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Secret Sounds of Iran: A Review of ‘No One Knows About Persian Cats’

Judith Mahoney Pasternak Apr 21

No One Knows About Persian Cats
Directed by Bahman Ghobadi
A Production of Mij Film Co., 2009
In Farsi with English titles
Opening April 16 at the IFC, Manhattan

The vibrant, exciting—and quite illegal—underground music scene in Tehran is the real star of No One Knows About Persian Cats, the stereotype-shattering new film by Kurdish director Bahman Ghobadi.

Iran’s Muslim law frowns on “decadent” music in general, rock music in particular, and especially the sight and sounds of women singing in public, all of which it regards as what could be described as “occasions of sin.” Yet scores—perhaps hundreds—of young Iranians are forming bands with women up front, making rock music, performing in hidden venues, and, when it all gets too hard, trying to leave Iran altogether for someplace where they can play freely. No One Knows About Persian Cats follows musicians Negar (Negar Shaghaghi) and Ashkan (Ashkan Koshanejad) as they try to put a band together and acquire the passports and visas—forged—that will get them out of Tehran if they fail. Helping them in both quests is Hadar (Hamed Bedad), a would-be mover and shaker who arranges one joyous outdoor concert before things begin to fall apart …

But the plot of Cats is tenuous at most and, at times, submerged altogether in the sights and sounds of Tehran today. Ghobadi, whose earlier films include A Time for Drunken Horses and Turtles Can Fly, has said that the movie is also about “the rhythm and dynamism of Tehran, hectic as it is,” and much of the film’s hour and a half is devoted to exactly that. At intervals, Ghobadi’s camera abandons the story line altogether to spend five or seven minutes roaming the city, by day or by night, accompanied by a selections of forbidden music. (“I can’t wait for the soundtrack!” said my companion at the screening as the lights came up.) Both the story and the intervals defy much of what we may think we know about Iran, as the musicians and their friends careen around the city on motorcycles, in blue jeans, women and men alike bareheaded. The government may be harsh and repressive, but it seems not to have yet repressed the spirit of Tehran.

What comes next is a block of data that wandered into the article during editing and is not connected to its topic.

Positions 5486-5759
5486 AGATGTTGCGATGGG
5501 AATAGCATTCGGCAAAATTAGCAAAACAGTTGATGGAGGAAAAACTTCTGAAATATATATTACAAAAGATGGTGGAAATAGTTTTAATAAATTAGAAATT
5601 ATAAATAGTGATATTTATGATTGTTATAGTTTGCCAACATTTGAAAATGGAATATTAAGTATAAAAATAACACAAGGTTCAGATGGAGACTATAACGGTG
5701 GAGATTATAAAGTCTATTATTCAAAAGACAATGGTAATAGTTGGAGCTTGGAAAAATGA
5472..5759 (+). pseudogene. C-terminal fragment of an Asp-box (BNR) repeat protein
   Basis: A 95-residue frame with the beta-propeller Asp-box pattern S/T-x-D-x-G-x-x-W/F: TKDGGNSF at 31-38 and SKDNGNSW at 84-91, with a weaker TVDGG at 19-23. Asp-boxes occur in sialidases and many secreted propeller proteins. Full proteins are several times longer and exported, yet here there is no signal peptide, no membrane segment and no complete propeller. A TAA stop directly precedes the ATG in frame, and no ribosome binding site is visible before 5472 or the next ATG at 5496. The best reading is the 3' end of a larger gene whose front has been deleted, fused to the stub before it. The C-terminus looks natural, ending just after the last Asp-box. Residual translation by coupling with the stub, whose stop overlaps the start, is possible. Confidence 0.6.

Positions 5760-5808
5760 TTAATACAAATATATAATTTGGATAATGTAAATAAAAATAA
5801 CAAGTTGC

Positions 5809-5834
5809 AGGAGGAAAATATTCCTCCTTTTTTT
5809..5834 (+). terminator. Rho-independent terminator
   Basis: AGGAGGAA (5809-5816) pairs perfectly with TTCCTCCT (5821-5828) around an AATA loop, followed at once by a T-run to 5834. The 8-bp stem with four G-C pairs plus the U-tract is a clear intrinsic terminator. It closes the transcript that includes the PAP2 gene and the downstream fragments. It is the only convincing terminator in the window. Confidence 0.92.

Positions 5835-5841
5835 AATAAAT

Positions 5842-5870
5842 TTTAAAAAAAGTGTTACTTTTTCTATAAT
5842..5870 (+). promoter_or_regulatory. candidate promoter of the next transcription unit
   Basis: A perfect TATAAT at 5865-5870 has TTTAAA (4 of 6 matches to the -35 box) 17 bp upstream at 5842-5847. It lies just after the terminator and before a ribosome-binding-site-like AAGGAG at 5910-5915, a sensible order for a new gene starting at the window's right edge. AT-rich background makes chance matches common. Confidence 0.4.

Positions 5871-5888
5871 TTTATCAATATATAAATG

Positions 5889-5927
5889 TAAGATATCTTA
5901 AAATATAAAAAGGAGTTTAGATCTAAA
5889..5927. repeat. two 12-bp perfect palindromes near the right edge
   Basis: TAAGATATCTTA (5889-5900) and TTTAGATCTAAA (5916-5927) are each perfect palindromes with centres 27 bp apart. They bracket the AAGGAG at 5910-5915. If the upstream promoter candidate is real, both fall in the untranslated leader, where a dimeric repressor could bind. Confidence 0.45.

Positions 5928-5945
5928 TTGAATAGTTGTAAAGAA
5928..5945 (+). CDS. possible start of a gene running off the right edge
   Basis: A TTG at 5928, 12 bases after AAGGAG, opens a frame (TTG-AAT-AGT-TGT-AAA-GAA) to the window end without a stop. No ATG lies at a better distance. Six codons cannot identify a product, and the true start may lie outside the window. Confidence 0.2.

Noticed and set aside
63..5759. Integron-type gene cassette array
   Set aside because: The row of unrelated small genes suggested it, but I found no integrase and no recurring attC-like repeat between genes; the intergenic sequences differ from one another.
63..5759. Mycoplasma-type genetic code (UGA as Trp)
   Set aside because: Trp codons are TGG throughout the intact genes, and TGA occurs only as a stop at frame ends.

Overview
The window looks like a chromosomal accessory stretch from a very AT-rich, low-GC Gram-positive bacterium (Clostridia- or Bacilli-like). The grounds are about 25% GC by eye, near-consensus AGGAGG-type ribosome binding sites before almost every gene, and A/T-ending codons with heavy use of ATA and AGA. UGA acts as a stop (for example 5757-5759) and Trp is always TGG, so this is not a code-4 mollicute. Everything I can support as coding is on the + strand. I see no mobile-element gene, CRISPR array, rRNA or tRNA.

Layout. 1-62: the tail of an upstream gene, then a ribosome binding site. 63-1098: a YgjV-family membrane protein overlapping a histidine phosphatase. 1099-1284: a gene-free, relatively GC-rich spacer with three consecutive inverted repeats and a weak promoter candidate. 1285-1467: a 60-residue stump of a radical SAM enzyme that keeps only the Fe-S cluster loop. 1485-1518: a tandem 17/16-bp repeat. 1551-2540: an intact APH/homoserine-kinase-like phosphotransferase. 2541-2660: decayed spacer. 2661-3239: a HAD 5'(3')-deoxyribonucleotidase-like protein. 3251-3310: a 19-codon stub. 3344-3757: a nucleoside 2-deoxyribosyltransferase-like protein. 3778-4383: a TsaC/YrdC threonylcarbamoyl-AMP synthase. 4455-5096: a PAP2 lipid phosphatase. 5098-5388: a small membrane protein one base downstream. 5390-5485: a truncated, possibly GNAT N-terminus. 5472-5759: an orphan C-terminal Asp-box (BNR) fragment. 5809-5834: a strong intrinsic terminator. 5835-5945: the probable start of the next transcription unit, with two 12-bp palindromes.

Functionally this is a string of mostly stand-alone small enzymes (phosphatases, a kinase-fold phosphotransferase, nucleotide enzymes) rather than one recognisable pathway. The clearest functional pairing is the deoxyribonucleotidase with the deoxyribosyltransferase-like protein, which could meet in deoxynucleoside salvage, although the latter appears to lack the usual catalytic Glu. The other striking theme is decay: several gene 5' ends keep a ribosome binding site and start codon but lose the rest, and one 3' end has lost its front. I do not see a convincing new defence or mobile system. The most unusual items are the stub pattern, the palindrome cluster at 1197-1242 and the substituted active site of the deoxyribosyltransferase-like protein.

Ghobadi is no stranger to repression. His previous films were hardly shown at all in Iran (although highly praised elsewhere), and he has said that he’s certain that Cats, which was filmed in secret with no permits, won’t be released there at all. Ghobadi’s fianceé, Roxana Saberi, who collaborated with him on the screenplay, has seen the inside of Iran’s prisons; she’s the Iranian-American journalist who last year was imprisoned as a spy in Iran, until an international outcry brought about her release. And Negar Shaghaghi and Ashkan Koshanejad, who play the struggling young musicians in the film, are, in fact, struggling young Iranian musicians, not actors. In other words, No One Knows About Persian Cats speaks with authority about the artists whose struggles it relates. It will make you ache for their plight. It will make you angry on their behalf.

What to do with that anger is another question, of course. It takes a delicate balancing act to oppose the repression that bans music and declares that women shouldn’t perform, on the one hand, without in any way joining the West’s new crusade against all things Arab and Muslim in general or advocating military action against Iran in particular. But finding that balance is the task of those of us who do, in fact, oppose both repressive regimes, wherever they’re found, and the world cop policies of the last several U.S. administrations, including, alas, the current one.

Better understanding of the Iranian people is a start. For that we have this movie, at least—and the soundtrack, which will be available from Milan Records as of April 13.